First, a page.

New Rule Prohibiting Unwanted "Robocalls" to Take Effect on September 1

15 replies
Just saw this 8/27/2009 Press Release. Potential $16K/Call fine...

"Telemarketers Must Obtain Prior Written Approval from Consumers Who Want to Receive Such Calls

Beginning September 1, 2009, prerecorded commercial telemarketing calls to consumers - commonly known as robocalls - will be prohibited, unless the telemarketer has obtained permission in writing from consumers who want to receive such calls, the Federal Trade Commission announced today.

"American consumers have made it crystal clear that few things annoy them more than the billions of commercial telemarketing robocalls they receive every year," said Jon Leibowitz, Chairman of the FTC. "Starting September 1, this bombardment of prerecorded pitches, senseless solicitations, and malicious marketing will be illegal. If consumers think they're being harassed by robocallers, they need to let us know, and we will go after them."

The new requirement is part of amendments to the agency's Telemarketing Sales Rule (TSR) that were announced a year ago. After September 1, sellers and telemarketers who transmit prerecorded messages to consumers who have not agreed in writing to accept such messages will face penalties of up to $16,000 per call.

The rule amendments going into effect on September 1 do not prohibit calls that deliver purely "informational" recorded messages - those that notify recipients, for example, that their flight has been cancelled, an appliance they ordered will be delivered at a certain time, or that their child's school opening is delayed. Such calls are not covered by the TSR, as long as they do not attempt to interest consumers in the sale of any goods or services. For the same reason, the rule amendments also do not apply to calls concerning collection of debts where the calls do not seek to promote the sale of any goods or services.

In addition, calls not covered by the TSR - including those from politicians, banks, telephone carriers, and most charitable organizations - are not covered by the new prohibition. The new prohibition on prerecorded messages does not apply to certain healthcare messages. The new rule prohibits telemarketing robocalls to consumers whether or not they previously have done business with the seller.

Under a previous rule that took effect on December 1, 2008, telemarketing robocall messages by businesses covered by the TSR must tell consumers how to opt-out of further calls at the start of the message, and provide an automated opt-out mechanism that is voice or keypress-activated. Prerecorded messages left on answering machines must also provide a toll-free number that connects to the automated opt-out mechanism.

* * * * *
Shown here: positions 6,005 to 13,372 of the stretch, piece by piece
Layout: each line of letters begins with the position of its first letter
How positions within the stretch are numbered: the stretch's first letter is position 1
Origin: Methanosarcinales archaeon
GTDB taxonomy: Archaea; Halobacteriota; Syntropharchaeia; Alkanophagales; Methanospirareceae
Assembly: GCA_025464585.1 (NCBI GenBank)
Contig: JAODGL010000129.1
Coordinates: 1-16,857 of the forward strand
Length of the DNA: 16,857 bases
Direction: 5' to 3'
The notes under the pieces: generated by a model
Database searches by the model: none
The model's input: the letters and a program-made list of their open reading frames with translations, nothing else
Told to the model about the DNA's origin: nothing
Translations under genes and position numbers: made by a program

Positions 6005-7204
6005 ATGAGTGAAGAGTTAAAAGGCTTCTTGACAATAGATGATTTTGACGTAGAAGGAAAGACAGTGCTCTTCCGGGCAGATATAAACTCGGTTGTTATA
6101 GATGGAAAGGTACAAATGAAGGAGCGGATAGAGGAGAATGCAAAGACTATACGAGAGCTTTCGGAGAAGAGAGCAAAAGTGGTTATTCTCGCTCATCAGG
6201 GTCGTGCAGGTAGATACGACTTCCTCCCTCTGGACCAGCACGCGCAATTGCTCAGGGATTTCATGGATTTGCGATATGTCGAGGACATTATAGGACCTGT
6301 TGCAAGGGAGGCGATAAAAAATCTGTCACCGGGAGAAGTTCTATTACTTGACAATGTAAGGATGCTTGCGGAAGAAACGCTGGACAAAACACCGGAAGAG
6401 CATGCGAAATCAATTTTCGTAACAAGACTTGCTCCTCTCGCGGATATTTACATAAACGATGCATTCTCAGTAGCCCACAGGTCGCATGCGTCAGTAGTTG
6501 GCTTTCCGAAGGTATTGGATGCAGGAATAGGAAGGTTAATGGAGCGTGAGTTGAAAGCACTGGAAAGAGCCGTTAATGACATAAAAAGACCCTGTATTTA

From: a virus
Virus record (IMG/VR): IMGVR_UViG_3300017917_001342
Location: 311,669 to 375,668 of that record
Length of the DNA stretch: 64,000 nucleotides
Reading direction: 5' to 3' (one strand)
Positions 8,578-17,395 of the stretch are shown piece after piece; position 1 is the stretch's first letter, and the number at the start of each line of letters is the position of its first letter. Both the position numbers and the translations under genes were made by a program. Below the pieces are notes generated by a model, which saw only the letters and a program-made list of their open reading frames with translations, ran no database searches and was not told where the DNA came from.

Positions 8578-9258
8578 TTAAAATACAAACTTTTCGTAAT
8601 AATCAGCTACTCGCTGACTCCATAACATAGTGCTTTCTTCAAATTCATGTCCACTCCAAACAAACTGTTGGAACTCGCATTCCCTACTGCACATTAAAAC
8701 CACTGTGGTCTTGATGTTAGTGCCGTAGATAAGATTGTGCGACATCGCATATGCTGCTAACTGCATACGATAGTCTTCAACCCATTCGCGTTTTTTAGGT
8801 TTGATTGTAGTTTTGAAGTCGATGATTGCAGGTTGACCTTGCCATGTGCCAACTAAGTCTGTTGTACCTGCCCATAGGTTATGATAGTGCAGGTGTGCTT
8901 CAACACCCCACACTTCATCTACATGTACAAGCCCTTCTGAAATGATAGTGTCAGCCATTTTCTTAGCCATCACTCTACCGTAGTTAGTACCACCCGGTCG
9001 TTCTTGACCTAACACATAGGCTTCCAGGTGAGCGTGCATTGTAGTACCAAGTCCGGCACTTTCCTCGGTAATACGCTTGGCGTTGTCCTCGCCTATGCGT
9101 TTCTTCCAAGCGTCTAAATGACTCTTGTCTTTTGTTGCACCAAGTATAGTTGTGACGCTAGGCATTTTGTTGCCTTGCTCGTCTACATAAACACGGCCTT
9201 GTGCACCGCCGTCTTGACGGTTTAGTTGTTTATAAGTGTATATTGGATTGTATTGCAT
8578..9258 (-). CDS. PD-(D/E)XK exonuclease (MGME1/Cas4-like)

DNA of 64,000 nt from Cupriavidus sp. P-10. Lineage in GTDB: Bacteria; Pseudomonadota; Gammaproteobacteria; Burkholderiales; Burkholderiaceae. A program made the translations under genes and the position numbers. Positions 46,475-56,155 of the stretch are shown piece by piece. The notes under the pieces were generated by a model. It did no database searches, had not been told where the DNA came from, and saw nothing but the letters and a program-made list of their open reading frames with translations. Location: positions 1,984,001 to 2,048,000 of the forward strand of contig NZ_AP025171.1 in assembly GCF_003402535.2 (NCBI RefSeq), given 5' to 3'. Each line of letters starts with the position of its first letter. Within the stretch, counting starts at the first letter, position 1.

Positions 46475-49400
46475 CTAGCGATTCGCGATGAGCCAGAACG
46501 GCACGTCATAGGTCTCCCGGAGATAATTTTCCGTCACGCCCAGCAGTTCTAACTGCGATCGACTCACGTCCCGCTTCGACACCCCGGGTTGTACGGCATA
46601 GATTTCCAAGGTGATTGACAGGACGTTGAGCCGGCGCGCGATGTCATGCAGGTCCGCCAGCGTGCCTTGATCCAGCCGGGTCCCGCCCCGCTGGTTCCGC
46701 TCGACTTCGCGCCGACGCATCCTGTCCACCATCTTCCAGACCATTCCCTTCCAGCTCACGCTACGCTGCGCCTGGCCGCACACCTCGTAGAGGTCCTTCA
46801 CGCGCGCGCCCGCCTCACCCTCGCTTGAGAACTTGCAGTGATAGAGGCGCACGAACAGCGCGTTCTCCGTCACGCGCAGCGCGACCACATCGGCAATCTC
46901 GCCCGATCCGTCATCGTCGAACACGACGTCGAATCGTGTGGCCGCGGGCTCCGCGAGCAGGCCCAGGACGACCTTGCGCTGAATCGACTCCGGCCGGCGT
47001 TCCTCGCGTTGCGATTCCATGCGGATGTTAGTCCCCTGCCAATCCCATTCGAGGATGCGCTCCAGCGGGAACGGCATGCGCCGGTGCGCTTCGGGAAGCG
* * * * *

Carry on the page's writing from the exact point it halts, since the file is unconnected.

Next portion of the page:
After September 1, consumers who receive prerecorded telemarketing calls but have not agreed to get them should file a complaint with the Commission, either on the ftc.gov Web site or by calling 1-877-FTC-HELP.

The Commission's 2008 press release announcing the changes to the TSR's prerecorded telemarketing provisions and a link to the related Federal Register notice can be found on the FTC's Web site at: FTC Issues Final Telemarketing Sales Rule Amendments Regarding Prerecorded Calls

Original release additional documents and video:
New Rule Prohibiting Unwanted "Robocalls" to Take Effect on September 1
#effect #prohibiting #robocalls #rule #september #unwanted
  • Profile picture of the author mbrown
    You always find the good stuff like this. It's extremely important people keep up to date on this sort of subject. Thank you for sharing this can save someone....
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    • Profile picture of the author psresearch
      I just noticed the phrase "senseless solicitations" in there. Somehow I find that to be a fairly hilarious phrase.

      What are "senseless solicitations"?

      And what is "malicious marketing"?

      Is that somewhere between BHat and fraud?

      LOL.
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  • Profile picture of the author Jeff_Gardner
    I find it interesting how the politicians who passed this law exempted themselves from the robocall rules.

    FTC Bans Marketing Robocalls Except for Politicians and Their Dear Friends - Robocalls - Gizmodo

    They hack away at businesses... but exempt themselves.
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  • Profile picture of the author Patrician
    I hope it has more effect than the 'Do Not Call List' - while that does help cut down on telemarketing calls, it is surprising how many don't obey the law. I keep a list.

    I really like the concept of ETHICAL 'permission-based' marketing - (opt-in) -

    'don't call me, i'll call you'...
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    • Profile picture of the author Pete Egeler
      I agree with the idea, but the exemptions blow my mind!

      "In addition, calls not covered by the TSR - including those from politicians, banks, telephone carriers, and most charitable organizations - are not covered by the new prohibition. The new prohibition on prerecorded messages does not apply to certain healthcare messages."

      I don't need ANY calls from politicians, banks, phone carriers OR charitable organizations at any time.

      These announcements always look good on the surface ("great headline") but when you get to digging deeper, they're pretty useless.